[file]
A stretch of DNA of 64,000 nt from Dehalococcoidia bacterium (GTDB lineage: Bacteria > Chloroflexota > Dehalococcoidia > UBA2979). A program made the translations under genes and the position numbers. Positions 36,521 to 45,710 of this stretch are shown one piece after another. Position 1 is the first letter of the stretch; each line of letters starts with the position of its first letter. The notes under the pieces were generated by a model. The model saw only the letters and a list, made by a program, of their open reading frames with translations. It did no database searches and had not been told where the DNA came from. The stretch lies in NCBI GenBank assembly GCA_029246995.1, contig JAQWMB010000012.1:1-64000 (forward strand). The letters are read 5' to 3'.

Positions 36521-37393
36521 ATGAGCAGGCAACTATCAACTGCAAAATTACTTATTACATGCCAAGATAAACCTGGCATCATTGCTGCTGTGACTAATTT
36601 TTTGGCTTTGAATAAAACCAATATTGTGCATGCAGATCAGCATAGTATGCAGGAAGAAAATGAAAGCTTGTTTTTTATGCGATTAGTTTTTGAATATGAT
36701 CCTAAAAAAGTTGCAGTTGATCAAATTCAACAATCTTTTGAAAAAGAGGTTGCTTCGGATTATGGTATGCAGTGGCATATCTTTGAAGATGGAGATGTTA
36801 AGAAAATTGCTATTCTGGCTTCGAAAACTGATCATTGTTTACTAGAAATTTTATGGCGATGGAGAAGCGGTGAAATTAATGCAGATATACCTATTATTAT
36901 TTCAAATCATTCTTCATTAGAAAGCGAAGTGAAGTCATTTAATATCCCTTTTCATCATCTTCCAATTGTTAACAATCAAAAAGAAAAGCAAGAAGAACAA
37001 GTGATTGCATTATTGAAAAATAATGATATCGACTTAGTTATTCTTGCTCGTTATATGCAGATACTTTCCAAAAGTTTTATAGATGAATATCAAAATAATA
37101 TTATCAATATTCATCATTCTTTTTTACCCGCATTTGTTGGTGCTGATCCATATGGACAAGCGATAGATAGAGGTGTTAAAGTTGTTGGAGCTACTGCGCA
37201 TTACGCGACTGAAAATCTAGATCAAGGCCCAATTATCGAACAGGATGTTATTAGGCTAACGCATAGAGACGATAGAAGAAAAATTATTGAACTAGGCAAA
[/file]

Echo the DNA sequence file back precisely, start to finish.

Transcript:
A stretch of DNA of 64,000 nt from Dehalococcoidia bacterium (GTDB lineage: Bacteria > Chloroflexota > Dehalococcoidia > UBA2979). A program made the translations under genes and the position numbers. Positions 36,521 to 45,710 of this stretch are shown one piece after another. Position 1 is the first letter of the stretch; each line of letters starts with the position of its first letter. The notes under the pieces were generated by a model. The model saw only the letters and a list, made by a program, of their open reading frames with translations. It did no database searches and had not been told where the DNA came from. The stretch lies in NCBI GenBank assembly GCA_029246995.1, contig JAQWMB010000012.1:1-64000 (forward strand). The letters are read 5' to 3'.

Positions 36521-37393
36521 ATGAGCAGGCAACTATCAACTGCAAAATTACTTATTACATGCCAAGATAAACCTGGCATCATTGCTGCTGTGACTAATTT
36601 TTTGGCTTTGAATAAAACCAATATTGTGCATGCAGATCAGCATAGTATGCAGGAAGAAAATGAAAGCTTGTTTTTTATGCGATTAGTTTTTGAATATGAT
36701 CCTAAAAAAGTTGCAGTTGATCAAATTCAACAATCTTTTGAAAAAGAGGTTGCTTCGGATTATGGTATGCAGTGGCATATCTTTGAAGATGGAGATGTTA
36801 AGAAAATTGCTATTCTGGCTTCGAAAACTGATCATTGTTTACTAGAAATTTTATGGCGATGGAGAAGCGGTGAAATTAATGCAGATATACCTATTATTAT
36901 TTCAAATCATTCTTCATTAGAAAGCGAAGTGAAGTCATTTAATATCCCTTTTCATCATCTTCCAATTGTTAACAATCAAAAAGAAAAGCAAGAAGAACAA
37001 GTGATTGCATTATTGAAAAATAATGATATCGACTTAGTTATTCTTGCTCGTTATATGCAGATACTTTCCAAAAGTTTTATAGATGAATATCAAAATAATA
37101 TTATCAATATTCATCATTCTTTTTTACCCGCATTTGTTGGTGCTGATCCATATGGACAAGCGATAGATAGAGGTGTTAAAGTTGTTGGAGCTACTGCGCA
37201 TTACGCGACTGAAAATCTAGATCAAGGCCCAATTATCGAACAGGATGTTATTAGGCTAACGCATAGAGACGATAGAAGAAAAATTATTGAACTAGGCAAA